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3 Theoretical Basis for Learning in Virtual Worlds

We already emphasized the importance of making tacit knowledge of experts explicit and to make use of the potential of VR for its documentation. In this section we start by identifying basic learning theories for a suitable didactic design of virtual learning environments. Learning environments should provide certainty of action, especially in dangerous situations and activities which require a high level of competence. If a proper prototype does not yet exist, a qualification is already possible in the process of developing.

VR based learning environments can be classified to Leontjevs activity theory [12]. Following this theory from 1977, knowledge of employees is not only represented in their heads, but also in their working activities. In 1987 Engeström [13] extended this theory with aspects of learning and development processes. It results in the so called activity system (Fig. 1) which contains the subject (e.g. the acting technician), the object (e.g. a maintenance task) and the integration to a community of practice (e.g. a group of experts for the maintenance of a special device). Furthermore it is embedded to an organization with its rules and values that influence the handling and decision making of employees. All parameters of the activity system influence the outcome.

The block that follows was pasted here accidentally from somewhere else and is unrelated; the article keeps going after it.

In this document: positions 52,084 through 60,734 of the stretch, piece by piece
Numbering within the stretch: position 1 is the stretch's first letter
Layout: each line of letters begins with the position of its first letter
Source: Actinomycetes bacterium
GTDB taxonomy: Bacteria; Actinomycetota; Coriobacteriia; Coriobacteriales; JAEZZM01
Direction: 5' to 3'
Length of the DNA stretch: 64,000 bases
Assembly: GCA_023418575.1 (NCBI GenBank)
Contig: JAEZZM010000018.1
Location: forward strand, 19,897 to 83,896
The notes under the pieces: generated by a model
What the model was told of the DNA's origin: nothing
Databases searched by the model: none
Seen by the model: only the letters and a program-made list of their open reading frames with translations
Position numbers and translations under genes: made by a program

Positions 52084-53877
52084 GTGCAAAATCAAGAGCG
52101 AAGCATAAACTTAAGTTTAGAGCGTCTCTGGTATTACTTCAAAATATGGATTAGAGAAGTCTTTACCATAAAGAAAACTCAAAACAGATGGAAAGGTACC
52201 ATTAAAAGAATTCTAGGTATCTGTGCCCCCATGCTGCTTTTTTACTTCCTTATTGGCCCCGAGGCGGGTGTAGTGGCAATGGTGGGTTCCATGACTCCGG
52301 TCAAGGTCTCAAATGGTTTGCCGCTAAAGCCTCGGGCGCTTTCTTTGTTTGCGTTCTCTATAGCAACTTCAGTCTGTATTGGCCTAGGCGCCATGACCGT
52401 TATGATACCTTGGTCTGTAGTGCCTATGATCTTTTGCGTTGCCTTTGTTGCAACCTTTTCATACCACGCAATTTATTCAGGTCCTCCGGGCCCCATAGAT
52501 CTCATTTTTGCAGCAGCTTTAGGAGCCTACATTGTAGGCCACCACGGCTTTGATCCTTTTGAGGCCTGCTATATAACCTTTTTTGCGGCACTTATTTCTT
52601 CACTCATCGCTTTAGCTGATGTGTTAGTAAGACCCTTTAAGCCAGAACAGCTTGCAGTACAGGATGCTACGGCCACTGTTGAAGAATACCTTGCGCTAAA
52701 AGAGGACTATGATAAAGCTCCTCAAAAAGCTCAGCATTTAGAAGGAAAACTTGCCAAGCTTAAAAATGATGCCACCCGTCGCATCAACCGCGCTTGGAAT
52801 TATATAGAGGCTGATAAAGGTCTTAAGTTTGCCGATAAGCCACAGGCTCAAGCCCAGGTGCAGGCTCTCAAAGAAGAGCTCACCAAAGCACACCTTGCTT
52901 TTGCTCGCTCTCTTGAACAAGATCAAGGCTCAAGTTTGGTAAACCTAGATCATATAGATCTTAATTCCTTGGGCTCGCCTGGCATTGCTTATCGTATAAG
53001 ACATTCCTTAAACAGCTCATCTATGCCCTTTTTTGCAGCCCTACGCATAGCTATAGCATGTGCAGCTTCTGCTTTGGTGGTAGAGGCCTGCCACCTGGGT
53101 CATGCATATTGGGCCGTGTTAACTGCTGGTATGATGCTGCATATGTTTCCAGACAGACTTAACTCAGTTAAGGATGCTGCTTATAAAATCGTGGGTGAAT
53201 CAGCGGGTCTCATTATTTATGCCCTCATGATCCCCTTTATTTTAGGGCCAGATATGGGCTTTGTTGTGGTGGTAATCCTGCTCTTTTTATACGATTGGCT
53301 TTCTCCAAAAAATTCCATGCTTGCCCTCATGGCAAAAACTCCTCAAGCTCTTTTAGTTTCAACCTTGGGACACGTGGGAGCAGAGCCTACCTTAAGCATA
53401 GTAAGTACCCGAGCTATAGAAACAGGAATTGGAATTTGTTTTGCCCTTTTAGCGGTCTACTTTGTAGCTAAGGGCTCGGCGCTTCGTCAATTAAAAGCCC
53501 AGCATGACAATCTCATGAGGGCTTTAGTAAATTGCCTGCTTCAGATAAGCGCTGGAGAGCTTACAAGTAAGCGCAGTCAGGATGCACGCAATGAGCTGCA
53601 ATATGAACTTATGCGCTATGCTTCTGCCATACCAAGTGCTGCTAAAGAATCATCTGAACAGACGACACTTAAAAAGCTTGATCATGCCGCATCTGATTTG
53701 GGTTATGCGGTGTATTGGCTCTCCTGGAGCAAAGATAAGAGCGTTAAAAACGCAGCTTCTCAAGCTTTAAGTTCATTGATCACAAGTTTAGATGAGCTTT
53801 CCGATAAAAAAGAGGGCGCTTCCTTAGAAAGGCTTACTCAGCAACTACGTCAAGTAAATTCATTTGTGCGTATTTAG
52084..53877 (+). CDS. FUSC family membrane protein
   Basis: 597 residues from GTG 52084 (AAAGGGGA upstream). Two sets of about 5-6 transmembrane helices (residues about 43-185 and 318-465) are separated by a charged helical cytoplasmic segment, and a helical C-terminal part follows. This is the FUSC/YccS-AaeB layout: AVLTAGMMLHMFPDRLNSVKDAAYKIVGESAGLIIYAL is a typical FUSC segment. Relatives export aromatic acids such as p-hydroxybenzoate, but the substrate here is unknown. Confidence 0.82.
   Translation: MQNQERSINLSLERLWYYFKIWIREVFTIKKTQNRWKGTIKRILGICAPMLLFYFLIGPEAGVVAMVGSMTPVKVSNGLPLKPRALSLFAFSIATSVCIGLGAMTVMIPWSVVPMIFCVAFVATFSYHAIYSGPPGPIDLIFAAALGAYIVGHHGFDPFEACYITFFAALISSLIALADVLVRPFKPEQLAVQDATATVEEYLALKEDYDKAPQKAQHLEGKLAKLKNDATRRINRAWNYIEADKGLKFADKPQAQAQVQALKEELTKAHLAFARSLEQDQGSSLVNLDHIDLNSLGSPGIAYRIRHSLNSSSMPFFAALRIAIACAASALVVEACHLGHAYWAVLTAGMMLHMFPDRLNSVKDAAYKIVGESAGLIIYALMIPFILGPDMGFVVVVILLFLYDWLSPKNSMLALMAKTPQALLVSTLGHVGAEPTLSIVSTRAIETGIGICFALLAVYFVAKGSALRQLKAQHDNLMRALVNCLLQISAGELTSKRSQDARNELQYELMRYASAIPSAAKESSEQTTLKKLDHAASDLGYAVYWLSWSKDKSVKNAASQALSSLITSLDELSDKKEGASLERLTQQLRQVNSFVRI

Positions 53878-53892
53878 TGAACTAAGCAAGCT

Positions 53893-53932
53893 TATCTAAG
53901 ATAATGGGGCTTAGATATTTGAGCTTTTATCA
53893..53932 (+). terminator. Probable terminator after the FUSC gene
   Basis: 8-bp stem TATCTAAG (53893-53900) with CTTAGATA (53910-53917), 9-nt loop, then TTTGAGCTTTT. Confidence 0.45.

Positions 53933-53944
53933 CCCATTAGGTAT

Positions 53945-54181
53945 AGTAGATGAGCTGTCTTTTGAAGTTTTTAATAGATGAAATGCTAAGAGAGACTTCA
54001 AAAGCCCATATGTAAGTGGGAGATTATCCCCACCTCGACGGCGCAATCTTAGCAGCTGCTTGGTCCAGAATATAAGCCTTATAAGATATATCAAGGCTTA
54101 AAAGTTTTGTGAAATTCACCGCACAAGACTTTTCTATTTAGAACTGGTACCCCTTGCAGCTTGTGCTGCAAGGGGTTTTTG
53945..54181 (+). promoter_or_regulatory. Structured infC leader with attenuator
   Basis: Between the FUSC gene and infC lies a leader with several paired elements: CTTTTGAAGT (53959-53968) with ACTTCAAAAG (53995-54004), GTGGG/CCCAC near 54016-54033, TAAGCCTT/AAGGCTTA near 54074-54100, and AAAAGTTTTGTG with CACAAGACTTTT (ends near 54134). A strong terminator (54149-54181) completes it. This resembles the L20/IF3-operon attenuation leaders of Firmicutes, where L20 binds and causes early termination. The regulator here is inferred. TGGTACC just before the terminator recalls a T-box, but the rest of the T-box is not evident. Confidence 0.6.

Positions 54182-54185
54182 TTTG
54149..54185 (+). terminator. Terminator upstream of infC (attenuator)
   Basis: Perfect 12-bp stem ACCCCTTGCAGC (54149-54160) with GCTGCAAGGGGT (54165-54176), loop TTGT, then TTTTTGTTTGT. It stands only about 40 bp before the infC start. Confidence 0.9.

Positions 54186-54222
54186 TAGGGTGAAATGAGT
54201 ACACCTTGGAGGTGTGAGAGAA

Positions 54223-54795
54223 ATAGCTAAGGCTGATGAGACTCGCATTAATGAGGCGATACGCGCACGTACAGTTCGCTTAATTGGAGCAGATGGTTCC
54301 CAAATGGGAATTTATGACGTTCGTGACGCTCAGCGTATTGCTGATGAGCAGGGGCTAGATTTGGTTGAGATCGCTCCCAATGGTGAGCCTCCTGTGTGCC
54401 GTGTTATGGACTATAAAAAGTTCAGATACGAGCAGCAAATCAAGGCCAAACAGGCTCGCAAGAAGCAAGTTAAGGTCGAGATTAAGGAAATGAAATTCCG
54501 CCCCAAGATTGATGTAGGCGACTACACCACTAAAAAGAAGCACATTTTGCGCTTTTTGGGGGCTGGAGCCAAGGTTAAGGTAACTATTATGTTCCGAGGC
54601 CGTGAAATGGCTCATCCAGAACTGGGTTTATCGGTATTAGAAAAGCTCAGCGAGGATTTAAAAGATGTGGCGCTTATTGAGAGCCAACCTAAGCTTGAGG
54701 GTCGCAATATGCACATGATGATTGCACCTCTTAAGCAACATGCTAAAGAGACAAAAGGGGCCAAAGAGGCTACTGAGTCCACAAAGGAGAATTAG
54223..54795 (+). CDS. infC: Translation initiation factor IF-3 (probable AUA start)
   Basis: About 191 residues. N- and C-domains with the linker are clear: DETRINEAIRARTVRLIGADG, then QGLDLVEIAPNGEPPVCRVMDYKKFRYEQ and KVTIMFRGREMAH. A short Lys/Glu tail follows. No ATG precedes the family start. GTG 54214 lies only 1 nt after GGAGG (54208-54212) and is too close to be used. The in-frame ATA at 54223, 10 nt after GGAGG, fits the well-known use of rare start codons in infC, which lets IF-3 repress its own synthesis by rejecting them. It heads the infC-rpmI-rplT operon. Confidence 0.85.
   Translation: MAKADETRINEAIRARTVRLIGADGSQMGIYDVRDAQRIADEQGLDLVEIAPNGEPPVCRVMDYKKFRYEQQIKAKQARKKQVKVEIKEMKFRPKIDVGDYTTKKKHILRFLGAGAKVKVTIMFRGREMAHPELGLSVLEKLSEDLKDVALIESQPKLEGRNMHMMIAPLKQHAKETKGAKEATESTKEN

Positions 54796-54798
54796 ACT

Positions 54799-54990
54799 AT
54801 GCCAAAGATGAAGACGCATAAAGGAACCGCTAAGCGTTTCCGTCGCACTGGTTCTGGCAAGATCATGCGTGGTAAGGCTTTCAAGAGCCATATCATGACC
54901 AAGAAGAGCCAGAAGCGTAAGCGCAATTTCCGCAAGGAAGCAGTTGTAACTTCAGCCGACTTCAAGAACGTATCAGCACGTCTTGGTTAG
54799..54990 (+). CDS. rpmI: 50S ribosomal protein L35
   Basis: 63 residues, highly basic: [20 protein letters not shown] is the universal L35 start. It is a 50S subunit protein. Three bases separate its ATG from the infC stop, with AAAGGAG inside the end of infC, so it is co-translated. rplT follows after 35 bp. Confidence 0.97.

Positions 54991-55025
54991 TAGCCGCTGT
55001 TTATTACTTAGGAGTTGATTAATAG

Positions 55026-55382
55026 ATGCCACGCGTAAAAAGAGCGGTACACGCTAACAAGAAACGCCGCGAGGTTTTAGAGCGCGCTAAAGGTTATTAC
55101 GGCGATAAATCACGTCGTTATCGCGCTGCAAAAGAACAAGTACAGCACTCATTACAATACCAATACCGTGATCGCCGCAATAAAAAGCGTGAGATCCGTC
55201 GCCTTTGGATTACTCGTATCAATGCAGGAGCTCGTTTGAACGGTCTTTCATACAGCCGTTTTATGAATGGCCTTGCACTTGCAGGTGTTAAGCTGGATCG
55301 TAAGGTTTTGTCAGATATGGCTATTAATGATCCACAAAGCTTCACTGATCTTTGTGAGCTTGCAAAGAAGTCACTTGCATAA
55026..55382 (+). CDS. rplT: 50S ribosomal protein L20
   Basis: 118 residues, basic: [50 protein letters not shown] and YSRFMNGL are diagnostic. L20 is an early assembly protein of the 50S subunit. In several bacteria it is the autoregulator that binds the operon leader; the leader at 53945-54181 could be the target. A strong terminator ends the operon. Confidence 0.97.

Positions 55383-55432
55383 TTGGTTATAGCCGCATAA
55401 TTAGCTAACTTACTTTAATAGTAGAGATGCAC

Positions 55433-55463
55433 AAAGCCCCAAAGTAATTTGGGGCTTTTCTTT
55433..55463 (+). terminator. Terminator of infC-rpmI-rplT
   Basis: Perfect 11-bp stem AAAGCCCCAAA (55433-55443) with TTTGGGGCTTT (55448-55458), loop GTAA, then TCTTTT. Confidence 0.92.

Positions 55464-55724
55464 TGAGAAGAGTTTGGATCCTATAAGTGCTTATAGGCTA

The quality of the outcome can be improved by assigning a well-designed didactical learning setting that is represented in the triangle of subject, object and mediating artifacts.

The paper at hand focuses on this triangle of the activity system, describes basic didactic theories from vocational education and puts them in relation to learning theories with respect to their application in VR based learning environments.

Fig. 1. Activityand learning theory according to Engeström 1987 [13]

Based on the current state of the learners knowledge, the learning objectives are defined. Therefore the following aspects have to be taken into account: learner, types of knowledge, learning objectives, the learning content and organizational structures within the company.

3.1 The Learner in the Context of a Community

According to Dreyfus and Dreyfus [14] becoming an expert in a domain is highly dependent upon a developmental progression from novice to advanced beginner to expertise.

The authors identify () five stages of competence development and the four corresponding developmental learning areas. (They) have a hypothetical function for the identification of thresholds and stages in the development of occupational competence and identity [15]. Though, they also have a didactic function in the development of work-related and structurally oriented vocational courses.

When considering a person whose skills are developing from deficient to competent Lave and Wenger [16] state that the quality of their learning situation becomes crucial to the learning outcome. [15]. The authors point out that learning as a path from inability to ability is accomplished as a process of integration into the community of practice of those who already demonstrate expertise. [15]

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